Magnesium For Growing Pains


Magnesium is an important mineral which helps regulate many bodily functions. One of the bodily functions it helps to control is muscle contractions. Growing pains primarily affect the muscles within the legs, therefore it is thought that magnesium helps with reducing leg cramps caused by growing pains. 

Growing pains can frequently occur during the evening or night-time for children of any age, but they are most common for children aged 5-12 years.1 The pain can be felt as a throbbing or aching sensation in any area of the leg and will often go away on its own.

Although there is no evidence explaining the cause of growing pains, there are certain factors that may influence their development. These include low pain tolerance, joint hypermobility syndrome, and increased amounts of physical activity. Additionally, some studies have suggested that certain vitamins and minerals like magnesium can affect growing pains.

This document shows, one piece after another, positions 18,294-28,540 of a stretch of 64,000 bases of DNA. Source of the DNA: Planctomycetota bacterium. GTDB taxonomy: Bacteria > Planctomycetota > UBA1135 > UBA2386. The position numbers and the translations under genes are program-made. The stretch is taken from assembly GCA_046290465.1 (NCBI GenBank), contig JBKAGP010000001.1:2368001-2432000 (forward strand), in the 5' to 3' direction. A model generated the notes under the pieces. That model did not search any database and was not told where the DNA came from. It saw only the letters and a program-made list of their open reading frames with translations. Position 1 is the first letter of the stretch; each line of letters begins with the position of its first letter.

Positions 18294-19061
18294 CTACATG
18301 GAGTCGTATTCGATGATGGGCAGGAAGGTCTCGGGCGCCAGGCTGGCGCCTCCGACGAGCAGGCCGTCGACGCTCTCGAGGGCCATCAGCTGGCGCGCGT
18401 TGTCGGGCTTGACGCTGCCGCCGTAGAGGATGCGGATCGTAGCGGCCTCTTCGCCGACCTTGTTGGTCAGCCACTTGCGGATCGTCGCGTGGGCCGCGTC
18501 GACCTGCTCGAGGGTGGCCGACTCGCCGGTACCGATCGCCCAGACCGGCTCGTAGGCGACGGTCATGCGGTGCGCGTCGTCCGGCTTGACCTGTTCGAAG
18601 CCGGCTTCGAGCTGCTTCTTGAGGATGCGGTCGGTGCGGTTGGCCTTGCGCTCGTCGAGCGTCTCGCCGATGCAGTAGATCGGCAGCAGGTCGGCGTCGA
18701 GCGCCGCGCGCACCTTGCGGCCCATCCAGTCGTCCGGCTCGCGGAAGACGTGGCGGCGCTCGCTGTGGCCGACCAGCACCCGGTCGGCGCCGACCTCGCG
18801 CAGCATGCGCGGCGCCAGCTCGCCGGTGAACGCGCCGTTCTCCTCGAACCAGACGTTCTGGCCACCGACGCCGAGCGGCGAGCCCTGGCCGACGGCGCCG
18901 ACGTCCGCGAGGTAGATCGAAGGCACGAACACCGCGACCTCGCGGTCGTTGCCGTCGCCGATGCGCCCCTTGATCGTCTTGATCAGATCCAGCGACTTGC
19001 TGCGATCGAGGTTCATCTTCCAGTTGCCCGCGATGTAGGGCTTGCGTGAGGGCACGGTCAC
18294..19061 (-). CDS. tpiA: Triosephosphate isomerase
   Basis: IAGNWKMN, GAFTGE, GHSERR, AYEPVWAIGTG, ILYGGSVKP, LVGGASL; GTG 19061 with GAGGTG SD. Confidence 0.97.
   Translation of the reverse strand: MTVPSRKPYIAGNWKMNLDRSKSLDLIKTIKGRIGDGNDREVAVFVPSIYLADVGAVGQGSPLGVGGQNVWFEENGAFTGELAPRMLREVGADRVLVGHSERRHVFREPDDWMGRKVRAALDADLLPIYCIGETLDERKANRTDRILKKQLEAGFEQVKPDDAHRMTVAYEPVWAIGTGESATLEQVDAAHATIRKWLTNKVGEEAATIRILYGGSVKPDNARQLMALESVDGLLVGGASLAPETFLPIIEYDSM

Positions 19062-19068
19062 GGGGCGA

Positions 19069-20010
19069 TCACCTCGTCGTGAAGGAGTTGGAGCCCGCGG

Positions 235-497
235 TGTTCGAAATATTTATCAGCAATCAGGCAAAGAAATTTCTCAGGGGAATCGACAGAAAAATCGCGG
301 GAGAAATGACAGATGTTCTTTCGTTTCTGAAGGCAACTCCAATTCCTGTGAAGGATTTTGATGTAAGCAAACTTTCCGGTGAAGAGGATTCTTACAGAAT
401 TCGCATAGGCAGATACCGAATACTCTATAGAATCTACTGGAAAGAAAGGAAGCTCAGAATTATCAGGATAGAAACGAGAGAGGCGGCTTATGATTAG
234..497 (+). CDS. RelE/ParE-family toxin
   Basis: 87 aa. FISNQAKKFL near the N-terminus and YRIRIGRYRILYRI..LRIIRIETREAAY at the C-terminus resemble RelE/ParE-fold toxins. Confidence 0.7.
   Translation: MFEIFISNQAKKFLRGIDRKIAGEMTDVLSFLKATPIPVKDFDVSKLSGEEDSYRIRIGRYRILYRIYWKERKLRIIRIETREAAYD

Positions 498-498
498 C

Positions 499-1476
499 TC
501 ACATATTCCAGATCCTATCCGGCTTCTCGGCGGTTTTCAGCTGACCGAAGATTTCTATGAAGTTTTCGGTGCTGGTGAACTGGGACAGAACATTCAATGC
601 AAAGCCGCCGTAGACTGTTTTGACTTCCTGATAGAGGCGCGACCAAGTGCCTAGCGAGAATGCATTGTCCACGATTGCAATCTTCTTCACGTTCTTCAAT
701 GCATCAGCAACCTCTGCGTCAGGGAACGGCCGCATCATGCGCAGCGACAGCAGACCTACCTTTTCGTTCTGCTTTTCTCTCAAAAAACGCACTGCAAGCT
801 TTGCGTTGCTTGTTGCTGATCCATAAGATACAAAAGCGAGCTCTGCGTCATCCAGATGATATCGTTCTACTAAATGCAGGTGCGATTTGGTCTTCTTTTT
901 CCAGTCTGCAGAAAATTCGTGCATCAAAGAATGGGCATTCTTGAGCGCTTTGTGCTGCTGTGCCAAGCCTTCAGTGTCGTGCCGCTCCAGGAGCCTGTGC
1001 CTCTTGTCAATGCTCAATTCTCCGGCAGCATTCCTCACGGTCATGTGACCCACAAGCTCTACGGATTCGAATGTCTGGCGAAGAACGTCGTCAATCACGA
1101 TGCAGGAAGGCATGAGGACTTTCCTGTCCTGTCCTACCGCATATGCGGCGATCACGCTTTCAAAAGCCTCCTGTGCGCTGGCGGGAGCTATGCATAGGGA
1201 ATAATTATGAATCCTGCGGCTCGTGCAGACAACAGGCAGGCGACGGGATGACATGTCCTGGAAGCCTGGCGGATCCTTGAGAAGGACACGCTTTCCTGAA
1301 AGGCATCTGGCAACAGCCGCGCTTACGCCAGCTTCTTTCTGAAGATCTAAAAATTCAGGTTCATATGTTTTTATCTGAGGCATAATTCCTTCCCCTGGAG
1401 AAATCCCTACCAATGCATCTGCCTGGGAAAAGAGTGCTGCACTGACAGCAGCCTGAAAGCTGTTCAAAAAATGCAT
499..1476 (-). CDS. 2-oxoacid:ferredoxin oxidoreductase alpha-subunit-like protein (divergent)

How does magnesium affect growing pains

As previously mentioned, magnesium plays an important role within the body by regulating muscle contractions. It does this by blocking calcium binding to proteins like myosin and troponin C in muscle cells, ‘relaxing’ the muscle. If calcium does not get blocked by magnesium and binds to these proteins, it causes the muscle to contract.2 When your body does not have enough magnesium to compete with calcium, your muscles may contract too much, which may cause cramps or pain within the leg muscles. Therefore, magnesium may help to relieve growing pains by relaxing muscles.

Little research has examined the direct impact of magnesium on relieving the symptoms of growing pains in children. However, magnesium deficiency is known to cause symptoms like muscle weakness and cramps because of the muscles’ inability to relax.2 Therefore, it is important for children to have normal levels of magnesium to help reduce the risk of muscle weakness and pain.